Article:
The EMF Building near Central Square closes in April (Photo: Dana Jay Bein)

Musicians and artists already upset over the loss of the EMF Building near Central Square have a new cause for outrage.

The building’s practice rooms, art spaces, WEMF radio station offices and New Alliance recording studios are being evicted for an April closing by a developer who intends to remake the 120 Brookline St. space, presumably for a use that’ll bring in more money.

An estimated 200 bands, artists and nonprofit organizations who used the affordable space are being displaced, and Cambridge and Central Square will be taking another big step toward, in the words of councillor Quinton Zondervan, “losing our soul.”

But the musicians have discovered that the developer – John DiGiovanni, president of Trinity Property Management and the Harvard Square Business Association – sent a letter March 20 to the mayor and City Council as a patron of the arts.

In the letter, being shared online and confirmed as authentic by the HSBA, DiGiovanni cites the city’s “vibrant and deep history related to music, live events and culture.”

“As a society, we grow tremendously through the artists and communities that spark conversation, imagination, love and reason for celebration. It’s why we listen to music, go to the movies, see live music and attend plays … [and there is] Hundreds of thousands of dollars of local economic impact – driven directly into our local hotels, restaurants, shops and vendors.”

But he’s not talking about EMF or other aspects of the local arts community, just about ensuring support for the annual Boston Calling Music Festival after its volume last year meant three days of misery for some residents across the river from the Harvard University Athletics Complex in Boston. The pricey music festival has since become a member of the Harvard Square Business Association.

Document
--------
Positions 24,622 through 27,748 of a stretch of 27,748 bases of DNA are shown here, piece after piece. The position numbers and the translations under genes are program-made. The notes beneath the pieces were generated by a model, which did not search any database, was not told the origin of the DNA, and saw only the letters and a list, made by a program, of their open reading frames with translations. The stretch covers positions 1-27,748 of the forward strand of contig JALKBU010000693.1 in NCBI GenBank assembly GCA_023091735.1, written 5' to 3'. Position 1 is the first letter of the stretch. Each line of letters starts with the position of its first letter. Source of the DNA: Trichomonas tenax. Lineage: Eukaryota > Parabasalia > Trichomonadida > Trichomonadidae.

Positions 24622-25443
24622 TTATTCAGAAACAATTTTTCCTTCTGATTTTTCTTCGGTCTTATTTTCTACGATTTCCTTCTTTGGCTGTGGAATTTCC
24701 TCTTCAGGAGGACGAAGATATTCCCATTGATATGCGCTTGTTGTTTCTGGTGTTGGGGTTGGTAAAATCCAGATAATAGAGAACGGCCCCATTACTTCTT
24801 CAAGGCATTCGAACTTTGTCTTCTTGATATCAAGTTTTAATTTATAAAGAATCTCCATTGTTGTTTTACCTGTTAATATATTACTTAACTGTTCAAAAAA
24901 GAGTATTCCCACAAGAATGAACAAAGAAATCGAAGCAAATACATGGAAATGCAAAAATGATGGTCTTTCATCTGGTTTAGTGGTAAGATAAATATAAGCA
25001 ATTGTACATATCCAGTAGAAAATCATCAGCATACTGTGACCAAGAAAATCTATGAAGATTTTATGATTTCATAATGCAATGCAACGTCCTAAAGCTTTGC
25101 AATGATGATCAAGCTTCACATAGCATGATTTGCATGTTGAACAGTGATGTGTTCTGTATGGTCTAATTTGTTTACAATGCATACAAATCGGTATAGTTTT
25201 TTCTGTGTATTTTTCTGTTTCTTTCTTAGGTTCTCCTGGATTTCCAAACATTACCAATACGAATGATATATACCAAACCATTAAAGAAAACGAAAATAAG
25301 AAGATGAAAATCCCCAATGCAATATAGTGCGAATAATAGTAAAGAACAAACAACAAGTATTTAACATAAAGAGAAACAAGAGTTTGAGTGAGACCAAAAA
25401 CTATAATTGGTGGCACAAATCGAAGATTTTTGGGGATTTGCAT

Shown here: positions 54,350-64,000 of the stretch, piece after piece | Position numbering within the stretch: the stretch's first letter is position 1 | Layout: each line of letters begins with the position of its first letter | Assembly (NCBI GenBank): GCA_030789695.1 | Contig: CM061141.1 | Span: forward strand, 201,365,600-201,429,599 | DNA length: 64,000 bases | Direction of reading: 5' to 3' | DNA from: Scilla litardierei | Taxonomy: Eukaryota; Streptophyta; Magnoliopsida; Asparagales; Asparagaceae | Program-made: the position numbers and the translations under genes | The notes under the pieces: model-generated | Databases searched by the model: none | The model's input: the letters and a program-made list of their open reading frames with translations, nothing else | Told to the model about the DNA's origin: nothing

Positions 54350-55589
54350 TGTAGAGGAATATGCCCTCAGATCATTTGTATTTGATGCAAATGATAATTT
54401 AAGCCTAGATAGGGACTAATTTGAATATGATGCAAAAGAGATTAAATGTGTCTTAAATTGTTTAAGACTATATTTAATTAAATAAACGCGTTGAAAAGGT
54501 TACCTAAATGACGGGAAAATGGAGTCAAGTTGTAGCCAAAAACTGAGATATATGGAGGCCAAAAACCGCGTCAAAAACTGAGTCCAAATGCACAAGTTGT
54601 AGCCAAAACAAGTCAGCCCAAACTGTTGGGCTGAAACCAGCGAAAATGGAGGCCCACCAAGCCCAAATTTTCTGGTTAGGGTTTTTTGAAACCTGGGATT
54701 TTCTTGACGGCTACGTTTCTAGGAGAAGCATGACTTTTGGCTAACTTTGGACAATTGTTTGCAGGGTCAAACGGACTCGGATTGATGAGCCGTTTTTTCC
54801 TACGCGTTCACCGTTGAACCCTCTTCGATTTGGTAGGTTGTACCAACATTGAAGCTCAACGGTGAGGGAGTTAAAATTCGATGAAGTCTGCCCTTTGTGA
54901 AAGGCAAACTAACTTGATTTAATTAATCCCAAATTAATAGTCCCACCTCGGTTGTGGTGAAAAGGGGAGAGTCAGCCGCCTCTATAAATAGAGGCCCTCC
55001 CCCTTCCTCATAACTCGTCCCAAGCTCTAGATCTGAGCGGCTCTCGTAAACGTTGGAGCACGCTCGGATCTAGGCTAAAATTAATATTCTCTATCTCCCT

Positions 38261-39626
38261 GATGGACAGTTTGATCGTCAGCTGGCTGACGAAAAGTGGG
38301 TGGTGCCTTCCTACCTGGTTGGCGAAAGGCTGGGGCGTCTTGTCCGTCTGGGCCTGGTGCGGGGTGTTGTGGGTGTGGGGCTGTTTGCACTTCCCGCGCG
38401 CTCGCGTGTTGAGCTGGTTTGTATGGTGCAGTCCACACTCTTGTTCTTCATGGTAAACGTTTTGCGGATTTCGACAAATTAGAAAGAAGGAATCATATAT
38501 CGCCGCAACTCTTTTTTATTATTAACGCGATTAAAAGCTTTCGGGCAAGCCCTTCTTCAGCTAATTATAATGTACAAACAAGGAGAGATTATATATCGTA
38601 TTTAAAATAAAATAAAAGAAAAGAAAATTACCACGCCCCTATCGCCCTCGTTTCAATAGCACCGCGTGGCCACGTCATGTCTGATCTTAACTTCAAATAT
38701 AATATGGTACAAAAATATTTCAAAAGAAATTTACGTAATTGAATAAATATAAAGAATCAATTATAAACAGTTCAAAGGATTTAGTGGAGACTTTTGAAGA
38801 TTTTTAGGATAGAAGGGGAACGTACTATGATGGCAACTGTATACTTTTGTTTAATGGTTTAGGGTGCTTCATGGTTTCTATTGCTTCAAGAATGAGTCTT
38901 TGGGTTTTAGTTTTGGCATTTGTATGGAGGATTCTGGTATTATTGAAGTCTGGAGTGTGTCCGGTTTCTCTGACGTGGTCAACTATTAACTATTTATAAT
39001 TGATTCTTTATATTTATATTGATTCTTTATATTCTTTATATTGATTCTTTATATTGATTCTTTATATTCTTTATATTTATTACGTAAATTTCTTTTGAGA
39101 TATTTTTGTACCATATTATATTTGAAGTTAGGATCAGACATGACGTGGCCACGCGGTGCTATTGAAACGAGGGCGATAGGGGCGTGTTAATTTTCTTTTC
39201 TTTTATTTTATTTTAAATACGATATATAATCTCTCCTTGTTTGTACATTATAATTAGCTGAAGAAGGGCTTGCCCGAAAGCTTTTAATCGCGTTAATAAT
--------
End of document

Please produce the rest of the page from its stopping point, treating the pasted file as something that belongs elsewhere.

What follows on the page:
To the musicians and artists gearing up for Monday’s meeting of the City Council, where an order by Zondervan asking for additional time for artist relocation will allow them to speak directly about the loss of EMF, this sounds like hypocrisy.

As musician Ruby Rose Fox said in a Thursday post on Facebook: “Wow. You can’t make this shit up.”

It hasn’t gone unnoticed that DiGiovanni and the development arm behind the EMF evictions, called Ledgemoor, are basically recapitulating the plot of countless movies from the 1980s: Evil developer comes in and threatens to destroy the local rec center, youth center, orphanage or whatever, leaving the scrappy underdogs to figure out a way to save it. You’ll find it in everything from “Breakin’ 2: Electric Boogaloo” to “It’s a Very Merry Muppet Christmas Movie.”

As the Television Tropes website says:

This plot doesn’t have to center around an orphanage. Another popular variant is saving a family farm, followed closely by a youth or community center. Really though, as long as the building has someone’s welfare tied up into it, there’s probably an evil developer lurking in the shadows and planning its demise.

As unlikely as it is that EMF will be saved – this isn’t a movie, after all – the arts community online has leaned into the narrative:

The council meets at 5:30 p.m. Monday at City Hall, 795 Massachusetts Ave., Central Square.

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